WSVN — Prescriptions for powerful painkillers have tripled in the past 12 years, with more people becoming addicted as a result. But local researchers are using new technology to create “tamper-proof pills” that can save lives. Investigative reporter Carmel Cafiero is on the case.

Cory Lewis spent years addicted to prescription painkillers. The “Hard Times” tattoo on his neck is a constant reminder of those dark days. It started when he was prescribed highly addictive oxycodone.

Cory Lewis: “I had two surgeries done on my ankle and then I got sent to the pain clinic to pick up medication.”

But as 7News first revealed years ago, many of the pain clinics that popped up all over South Florida were nothing more than fronts for selling drugs. Like so many others who started with a legitimate need. Cory says once the pain was gone, the need for the pills remained.

Cory Lewis: “If I didn’t have them I would get sick.”

Jim Hall: “Oxycodone led the prescription drug problem in Florida.”

Substance abuse expert Jim Hall says the drug epidemic exploded when people discovered tampering with the pills gave them the greatest high.

Jim Hall: “Opiate addicts learned they could crush the extended released form of oxycontin and get the full dose all at once.”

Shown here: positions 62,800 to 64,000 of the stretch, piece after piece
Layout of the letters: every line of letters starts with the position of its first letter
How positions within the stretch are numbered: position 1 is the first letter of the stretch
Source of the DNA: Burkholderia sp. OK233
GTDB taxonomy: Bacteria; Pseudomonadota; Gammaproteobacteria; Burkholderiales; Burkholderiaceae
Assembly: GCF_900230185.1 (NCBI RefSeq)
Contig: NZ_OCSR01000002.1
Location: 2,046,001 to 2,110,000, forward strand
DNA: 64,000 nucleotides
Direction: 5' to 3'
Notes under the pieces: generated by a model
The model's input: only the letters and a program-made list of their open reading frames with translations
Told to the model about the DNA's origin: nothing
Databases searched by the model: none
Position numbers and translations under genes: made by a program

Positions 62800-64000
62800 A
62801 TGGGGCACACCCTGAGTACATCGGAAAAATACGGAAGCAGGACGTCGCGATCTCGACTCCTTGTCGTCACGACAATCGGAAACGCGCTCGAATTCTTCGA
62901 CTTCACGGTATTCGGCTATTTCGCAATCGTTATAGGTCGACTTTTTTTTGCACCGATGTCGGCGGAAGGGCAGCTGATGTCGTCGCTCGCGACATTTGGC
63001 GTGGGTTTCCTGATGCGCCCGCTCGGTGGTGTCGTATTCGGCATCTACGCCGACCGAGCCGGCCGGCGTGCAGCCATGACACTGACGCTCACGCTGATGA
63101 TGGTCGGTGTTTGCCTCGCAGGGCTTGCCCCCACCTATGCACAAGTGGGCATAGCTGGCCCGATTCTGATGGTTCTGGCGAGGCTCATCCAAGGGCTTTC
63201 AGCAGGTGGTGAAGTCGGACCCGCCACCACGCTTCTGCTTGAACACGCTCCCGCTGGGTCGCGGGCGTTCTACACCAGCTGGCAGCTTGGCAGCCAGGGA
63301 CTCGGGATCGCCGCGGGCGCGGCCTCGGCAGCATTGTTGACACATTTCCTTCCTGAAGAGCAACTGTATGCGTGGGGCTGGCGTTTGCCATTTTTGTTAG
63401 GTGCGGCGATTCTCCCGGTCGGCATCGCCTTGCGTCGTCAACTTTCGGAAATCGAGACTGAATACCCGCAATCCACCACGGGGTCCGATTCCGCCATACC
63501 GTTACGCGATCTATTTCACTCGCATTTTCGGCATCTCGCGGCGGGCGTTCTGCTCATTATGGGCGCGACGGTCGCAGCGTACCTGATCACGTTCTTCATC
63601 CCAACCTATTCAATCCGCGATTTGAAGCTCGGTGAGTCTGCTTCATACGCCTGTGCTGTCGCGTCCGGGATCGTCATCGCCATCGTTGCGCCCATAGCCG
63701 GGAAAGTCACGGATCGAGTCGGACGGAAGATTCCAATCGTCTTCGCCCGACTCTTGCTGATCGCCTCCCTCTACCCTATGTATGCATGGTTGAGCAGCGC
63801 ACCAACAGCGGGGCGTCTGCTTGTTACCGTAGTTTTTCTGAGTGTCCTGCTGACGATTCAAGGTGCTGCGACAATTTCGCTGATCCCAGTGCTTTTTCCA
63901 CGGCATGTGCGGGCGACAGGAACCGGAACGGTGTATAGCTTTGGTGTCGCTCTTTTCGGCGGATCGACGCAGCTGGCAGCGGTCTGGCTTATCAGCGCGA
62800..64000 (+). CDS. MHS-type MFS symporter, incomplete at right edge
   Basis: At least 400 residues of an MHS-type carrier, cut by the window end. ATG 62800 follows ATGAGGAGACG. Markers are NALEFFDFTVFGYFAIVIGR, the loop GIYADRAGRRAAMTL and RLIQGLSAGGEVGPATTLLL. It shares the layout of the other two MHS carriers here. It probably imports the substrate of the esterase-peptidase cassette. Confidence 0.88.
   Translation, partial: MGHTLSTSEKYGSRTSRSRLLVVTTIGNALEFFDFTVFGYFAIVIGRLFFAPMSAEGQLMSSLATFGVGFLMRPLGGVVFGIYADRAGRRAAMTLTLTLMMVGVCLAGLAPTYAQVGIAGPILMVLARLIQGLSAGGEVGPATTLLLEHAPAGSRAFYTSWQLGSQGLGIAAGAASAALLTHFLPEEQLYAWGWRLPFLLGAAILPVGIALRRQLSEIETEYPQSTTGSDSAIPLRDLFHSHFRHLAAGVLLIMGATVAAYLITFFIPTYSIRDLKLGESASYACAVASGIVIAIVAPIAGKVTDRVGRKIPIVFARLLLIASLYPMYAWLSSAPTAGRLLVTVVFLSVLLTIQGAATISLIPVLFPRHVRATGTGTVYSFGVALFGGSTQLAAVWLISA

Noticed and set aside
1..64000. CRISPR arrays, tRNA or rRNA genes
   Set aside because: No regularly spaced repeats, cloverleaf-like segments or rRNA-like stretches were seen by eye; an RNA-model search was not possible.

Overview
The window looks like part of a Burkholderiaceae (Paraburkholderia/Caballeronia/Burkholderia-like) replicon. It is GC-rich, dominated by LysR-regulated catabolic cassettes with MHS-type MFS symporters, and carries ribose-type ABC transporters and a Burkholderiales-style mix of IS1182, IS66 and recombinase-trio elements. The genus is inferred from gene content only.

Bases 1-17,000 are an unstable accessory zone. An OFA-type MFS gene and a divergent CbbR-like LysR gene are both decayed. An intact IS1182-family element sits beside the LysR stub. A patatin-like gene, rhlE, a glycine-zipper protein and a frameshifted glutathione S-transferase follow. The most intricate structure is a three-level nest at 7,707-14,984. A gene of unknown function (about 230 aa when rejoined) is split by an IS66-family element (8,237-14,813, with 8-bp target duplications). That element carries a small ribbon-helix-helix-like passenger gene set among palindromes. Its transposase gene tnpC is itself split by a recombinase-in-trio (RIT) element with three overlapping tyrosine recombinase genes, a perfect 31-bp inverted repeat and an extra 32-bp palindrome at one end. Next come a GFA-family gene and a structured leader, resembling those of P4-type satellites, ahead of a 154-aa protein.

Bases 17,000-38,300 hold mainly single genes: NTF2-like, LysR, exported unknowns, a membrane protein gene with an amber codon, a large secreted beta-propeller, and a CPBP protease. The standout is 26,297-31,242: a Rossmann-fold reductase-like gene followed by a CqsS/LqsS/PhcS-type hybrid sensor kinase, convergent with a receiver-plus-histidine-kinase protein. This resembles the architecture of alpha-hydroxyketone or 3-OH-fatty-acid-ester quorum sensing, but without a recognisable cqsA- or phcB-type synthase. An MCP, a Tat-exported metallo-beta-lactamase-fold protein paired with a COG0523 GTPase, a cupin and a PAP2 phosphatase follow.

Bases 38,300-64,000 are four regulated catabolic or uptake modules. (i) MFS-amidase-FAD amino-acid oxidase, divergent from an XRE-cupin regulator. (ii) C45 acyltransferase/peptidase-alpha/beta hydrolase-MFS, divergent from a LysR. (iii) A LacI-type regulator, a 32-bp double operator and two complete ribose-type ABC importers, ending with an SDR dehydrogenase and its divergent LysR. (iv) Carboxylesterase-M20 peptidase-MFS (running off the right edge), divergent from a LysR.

7News documented that behavior outside pill mills and even in pharmacy parking lots. Addicts crushed and snorted and crushed and shot up within moments of getting their hands on pain pills. Scientists say abusers do that to bypass the time-release formula.

David Mastropietro: “You can crush it and really get all that medication that was for eight to 12 hours right up front within about ten to 15 minutes.”

But that could be changing thanks to new technology being developed at Nova Southeastern University. Researchers are developing tamper-proof medications.

David Mastropietro: “You can see that my continuously hitting the product. We’re not seeing any major breakage of the tablet.”

Pills even survive a rough ride in a blender.

David Mastropietro: “It would be difficult to snort a tablet when it doesn’t really break up.”

And the pills are equally impossible to turn into a liquid to inject.

David Mastropietro: “As soon as they start to mix it or dissolve it and get the drug out, you’ll start to see that it starts forming a really thick gel.”

And that makes it impossible to draw the medication into a syringe. NSU researchers hope to bring the new technology to the market soon.

Hossein Omidian: “Right now we are in the process of talking to the pharmaceutical companies.”

Cory thinks that if the tamper-proof pills were available when he was prescribed, maybe he would not have become an addict and maybe his brother would be alive today.

Cory Lewis: “My little brother didn’t make it. He stumbled in front of a car while under the influence.”

Nationwide, overdose deaths from pain killers have reached 15,000 a year. The research and development going on here at NSU holds the promise of reducing those heartbreaking losses in the future.

Carmel Cafiero, 7News.

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